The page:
Hey so this is a something I’ve been anticipating for over a year now: having a great tumblr resource for Christian animal ethics, and being able to get a class going at my school on the subject. Things went even better than expected: I’m co-teaching the class with my friend Piper, also a senior theology major, and using the blog as one of their collaborative projects!
Give it a follow. You can submit stuff (news, articles, vegan recipes, anything!) and ask questions if you like. Everyone’s welcome. Those taking the class are doing weekly reflections and are gonna upload some cool projects, it’ll be really interesting to see their development over the semester. Would love to have you guys part of the conversation, please share this link!_______________________________________________________________________
Always worried about “wasting their life” if they were a pacifist and let an armed intruder attack them/their family. Maybe their life wouldn’t be a waste if it was actually an embodiment of the Kingdom? And maybe, you know, they might actually be threatened now and then since their Christianity would be a threat to the system?_______________________________________________________________________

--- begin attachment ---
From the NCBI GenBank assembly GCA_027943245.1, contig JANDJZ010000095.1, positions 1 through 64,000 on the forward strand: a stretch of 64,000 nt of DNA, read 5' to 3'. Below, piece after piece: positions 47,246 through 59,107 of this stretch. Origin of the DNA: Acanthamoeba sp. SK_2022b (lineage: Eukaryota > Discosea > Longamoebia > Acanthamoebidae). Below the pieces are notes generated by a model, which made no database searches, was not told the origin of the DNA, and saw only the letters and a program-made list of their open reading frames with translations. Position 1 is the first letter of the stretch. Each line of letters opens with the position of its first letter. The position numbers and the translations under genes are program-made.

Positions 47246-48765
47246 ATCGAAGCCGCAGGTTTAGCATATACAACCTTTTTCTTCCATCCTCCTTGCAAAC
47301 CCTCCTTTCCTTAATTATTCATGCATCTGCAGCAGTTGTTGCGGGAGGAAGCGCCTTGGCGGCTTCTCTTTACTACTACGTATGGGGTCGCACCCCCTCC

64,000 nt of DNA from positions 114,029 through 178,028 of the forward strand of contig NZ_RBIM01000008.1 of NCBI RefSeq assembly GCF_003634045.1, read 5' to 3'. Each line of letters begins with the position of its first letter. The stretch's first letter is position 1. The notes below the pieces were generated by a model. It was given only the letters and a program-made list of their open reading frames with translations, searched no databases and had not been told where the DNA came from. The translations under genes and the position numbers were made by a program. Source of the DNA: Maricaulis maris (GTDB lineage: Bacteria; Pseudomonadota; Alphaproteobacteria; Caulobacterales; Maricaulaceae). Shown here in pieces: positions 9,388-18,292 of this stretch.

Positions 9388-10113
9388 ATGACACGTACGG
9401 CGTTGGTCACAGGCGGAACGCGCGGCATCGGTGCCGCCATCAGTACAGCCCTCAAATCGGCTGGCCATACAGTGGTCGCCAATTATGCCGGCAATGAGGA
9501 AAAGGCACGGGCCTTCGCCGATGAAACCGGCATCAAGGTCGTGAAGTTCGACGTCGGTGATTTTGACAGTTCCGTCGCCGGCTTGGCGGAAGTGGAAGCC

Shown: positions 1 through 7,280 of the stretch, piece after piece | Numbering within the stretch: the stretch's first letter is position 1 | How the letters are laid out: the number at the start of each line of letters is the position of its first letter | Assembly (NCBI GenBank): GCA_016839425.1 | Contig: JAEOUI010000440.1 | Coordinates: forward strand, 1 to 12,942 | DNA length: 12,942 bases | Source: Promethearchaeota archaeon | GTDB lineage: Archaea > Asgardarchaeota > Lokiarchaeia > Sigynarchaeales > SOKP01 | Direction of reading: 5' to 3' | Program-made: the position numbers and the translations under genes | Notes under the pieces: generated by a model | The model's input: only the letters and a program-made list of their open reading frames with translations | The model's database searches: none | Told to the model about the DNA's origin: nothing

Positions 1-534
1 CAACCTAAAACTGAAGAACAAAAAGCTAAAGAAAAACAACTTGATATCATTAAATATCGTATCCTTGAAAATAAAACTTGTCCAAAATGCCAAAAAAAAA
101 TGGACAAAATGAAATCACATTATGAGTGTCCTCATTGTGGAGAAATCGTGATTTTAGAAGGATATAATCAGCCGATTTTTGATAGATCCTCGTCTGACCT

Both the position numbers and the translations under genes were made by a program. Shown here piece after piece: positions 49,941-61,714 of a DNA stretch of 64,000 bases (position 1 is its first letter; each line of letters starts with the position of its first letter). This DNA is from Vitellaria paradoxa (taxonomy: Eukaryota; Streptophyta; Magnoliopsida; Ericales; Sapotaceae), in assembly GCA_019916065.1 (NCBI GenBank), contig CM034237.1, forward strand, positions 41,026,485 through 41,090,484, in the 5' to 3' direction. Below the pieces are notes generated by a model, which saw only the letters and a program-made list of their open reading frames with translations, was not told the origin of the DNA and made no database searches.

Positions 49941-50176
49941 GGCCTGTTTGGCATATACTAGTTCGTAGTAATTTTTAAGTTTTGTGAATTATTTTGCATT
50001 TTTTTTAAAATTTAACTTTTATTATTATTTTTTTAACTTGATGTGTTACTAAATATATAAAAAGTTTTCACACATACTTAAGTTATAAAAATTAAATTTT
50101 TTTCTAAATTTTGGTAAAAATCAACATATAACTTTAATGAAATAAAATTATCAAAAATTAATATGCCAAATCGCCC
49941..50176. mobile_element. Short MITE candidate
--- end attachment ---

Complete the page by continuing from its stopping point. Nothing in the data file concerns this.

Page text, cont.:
Andrew Linzey: Can Christianity become good news for animals?
Haven’t watched this yet but might post some comments after
Peter Rollins at his best. The Christian rejection of heaven
I would add that it would say today, “there is no Christian or non-Christian for all are made one in Christ.” Christianity itself has to be rejected by the church in order, paradoxically, to get back to the radical scandal of Christianity."
God himself often acts “contrary to nature” to erase our judgments about what is or is not natural or unnatural. This suggests that in the same-sex union debates we may have to rethink “nature” in light of God’s election. God has chosen the Gentiles, by nature sexually deviant in the eyes of the Jews, and has grafted them into the tree of Israel. God overrides the standard argument in the minds of the Jews and, in doing so, also acts “contrary to nature.” Such actions on the part of God should give us moderns pause when we reason about “nature” in the same-sex attraction debates.